Archive for the ‘Geosciences’ Category

Great Tohoku quake in 2011 caused standing waves in Norwegian fjords 30 minutes later

August 13, 2013

Seismic seiches are standing waves set up on rivers, reservoirs, ponds, and lakes when seismic waves from an earthquake pass through the area. They are in direct contrast to tsunamis which are giant sea waves created by the sudden uplift of the sea floor.”

A new paper describes how these seiches -standing waves – observed in the Norwegian fjords in 2011 – for the first time since the 1950’s – have been linked to the Great Tohoku Quake of 2011 half an hour earlier.

Stein BondevikBjørn Gjevik and Mathilde B. Sørensen, Norwegian seiches from the giant 2011 Tohoku earthquake, Geophysical Research Letters, DOI: 10.1002/grl.50639, 2013

Abstract: Seismic waves of the giant 2011 Tohoku earthquake triggered seiches in western Norwegian fjords. The seiching began a half hour after the earthquake origin time. The oscillations were noted by eyewitnesses and recorded by surveillance and cell phone cameras. The observations show maximum trough-to-peak amplitudes of 1.0–1.5 m and periods of 67–100 s. The water waves were not triggered from the arrival of the surface waves, the timing inferred for other seiches. Instead, the seiching began during the passage of horizontal waves. We reproduced the S wave trigger by means of a shallow-water wave model calibrated previously to Norwegian tides and storm surges. The simulations, which used the observed earthquake motion as forcing, show water waves with periods and amplitudes similar to those in the film clips. However, the strongest horizontal ground oscillations with shorter periods (20–30 s) did not contribute much to the formation of the seiches.

It is not the first time that such standing waves have been observed so far away. As the US Geological Service notes:

The term seismic seiche was first coined by Anders Kvale in 1955 to describe oscillation of lake levels in Norway and England caused by the Assam earthquake of August, 1950. But this was not the first time that seismic seiches had been observed. The first published mention was after the great earthquake of November 1755 at Lisbon, Portugal. An article in Scot’s Magazine in 1755 described seiches in Scotland in Loch Lomond, Loch Long, Loch Katrine and Loch Ness. They were also seen in English harbors and ponds and were originally described in the Proceedings of the Royal Society in 1755.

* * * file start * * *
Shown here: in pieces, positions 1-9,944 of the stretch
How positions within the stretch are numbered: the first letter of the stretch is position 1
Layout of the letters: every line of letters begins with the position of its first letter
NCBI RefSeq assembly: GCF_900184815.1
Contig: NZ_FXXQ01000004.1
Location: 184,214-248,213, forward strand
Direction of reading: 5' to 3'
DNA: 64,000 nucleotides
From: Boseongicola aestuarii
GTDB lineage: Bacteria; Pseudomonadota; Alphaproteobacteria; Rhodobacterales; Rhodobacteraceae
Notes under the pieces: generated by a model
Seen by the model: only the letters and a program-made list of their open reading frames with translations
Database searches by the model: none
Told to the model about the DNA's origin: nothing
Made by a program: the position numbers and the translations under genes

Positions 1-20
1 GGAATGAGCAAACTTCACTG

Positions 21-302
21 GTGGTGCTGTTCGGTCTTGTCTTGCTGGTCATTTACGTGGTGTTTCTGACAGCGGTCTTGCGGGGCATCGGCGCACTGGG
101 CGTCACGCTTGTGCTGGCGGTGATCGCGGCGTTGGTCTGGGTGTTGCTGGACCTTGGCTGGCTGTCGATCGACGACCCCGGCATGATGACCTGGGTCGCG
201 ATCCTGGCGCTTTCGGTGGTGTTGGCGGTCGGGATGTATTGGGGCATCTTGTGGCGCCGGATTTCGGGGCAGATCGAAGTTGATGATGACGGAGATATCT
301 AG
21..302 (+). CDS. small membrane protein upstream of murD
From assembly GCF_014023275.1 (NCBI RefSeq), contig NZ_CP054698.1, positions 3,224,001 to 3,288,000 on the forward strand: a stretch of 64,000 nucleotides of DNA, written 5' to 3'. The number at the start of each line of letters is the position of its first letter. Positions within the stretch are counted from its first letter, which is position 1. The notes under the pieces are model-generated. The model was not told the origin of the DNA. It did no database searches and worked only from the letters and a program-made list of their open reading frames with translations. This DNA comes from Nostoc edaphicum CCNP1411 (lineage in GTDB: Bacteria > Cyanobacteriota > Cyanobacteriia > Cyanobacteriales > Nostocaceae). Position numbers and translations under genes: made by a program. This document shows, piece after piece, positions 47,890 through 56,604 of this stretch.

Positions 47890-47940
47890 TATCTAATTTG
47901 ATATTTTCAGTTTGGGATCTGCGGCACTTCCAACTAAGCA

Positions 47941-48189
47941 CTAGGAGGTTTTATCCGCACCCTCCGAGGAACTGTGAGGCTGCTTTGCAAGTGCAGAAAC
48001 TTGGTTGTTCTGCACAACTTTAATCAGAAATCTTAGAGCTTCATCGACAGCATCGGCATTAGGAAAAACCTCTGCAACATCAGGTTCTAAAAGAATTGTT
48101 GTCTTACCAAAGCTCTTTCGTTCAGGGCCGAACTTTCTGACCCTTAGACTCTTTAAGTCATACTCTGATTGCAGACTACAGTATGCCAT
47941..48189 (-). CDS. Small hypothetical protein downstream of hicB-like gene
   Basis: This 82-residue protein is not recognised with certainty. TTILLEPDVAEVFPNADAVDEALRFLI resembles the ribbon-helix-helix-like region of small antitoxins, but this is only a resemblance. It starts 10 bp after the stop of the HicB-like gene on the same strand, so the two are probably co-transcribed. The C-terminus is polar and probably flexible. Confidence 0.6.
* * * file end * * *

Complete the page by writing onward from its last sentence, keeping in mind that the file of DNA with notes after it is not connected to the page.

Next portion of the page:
…….

Seismic waves from the Alaska earthquake of 28 March, 1964, were so powerful that they caused water bodies to oscillate at many places in North America. Seiches were recorded at hundreds of surface-water gaging stations – although they had rarely been reported following previous earthquakes. Indeed, four seiches were observed in Australia.

Some of the 1964 seiches were very large. Waves as high as 1.8 meters were reported on the Gulf Coast – probably because they were generated in resonance with the seismic surface waves.

In the case of the Norwegian fjords and the Great Tohoku quake, PhysOrg reports:

The scene was captured by security cameras and by people with cell phones, reported to local media, and investigated by a local newspaper. Drawing on this footage, and using a computational model and observations from a nearby seismic station, Bondevik et al. identify the cause of the waves—the powerful magnitude 9.0 Tohoku earthquake that hit off the coast of Japan half an hour earlier.

In closed or semi-enclosed bodies of water, seismic waves can trigger standing waves known as “seiches.” Seiching had not been recorded in Norway’s fjords since 1950. Scientists have traditionally thought that seiching is caused by seismic surface waves, but the authors find that the fjord seiching was initiated before the surface waves had arrived.

Using seismic observations and a model for local fjord behavior, they find that in this case the seiching was triggered by S waves, which travel through Earth’s body, and later was amplified by Love waves, which travel on Earth’s surface. There are a lot of open questions surrounding the connection between earthquakes and seiching, but the authors’ research supports the idea that not all earthquakes will cause seiching in all enclosed bodies of water. The occurrence of the Japanese earthquake?induced seiches depended on the period and orientation of the seismic waves aligning with the natural frequency and orientation of the body of water.

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Apocalypse delayed – Himalayan researchers reverse earlier predictions of water shortages

August 6, 2013

I sense that some of the alarmism and the apocalyptic futures always associated with global warming hysteria are beginning to moderate.

Earlier predictions of water shortages due to the shrinkage of Himalayan glaciers are being reversed by new research which now predicts increased water flow in two Himalayan watersheds.

W. W. Immerzeel, F. Pellicciotti & M. F. P. Bierkens, Rising river flows throughout the twenty-first century in two Himalayan glacierized watersheds, Published online 04 August 2013, Nature Geoscience  (2013) doi:10.1038/ngeo1896

EnergyWire comments: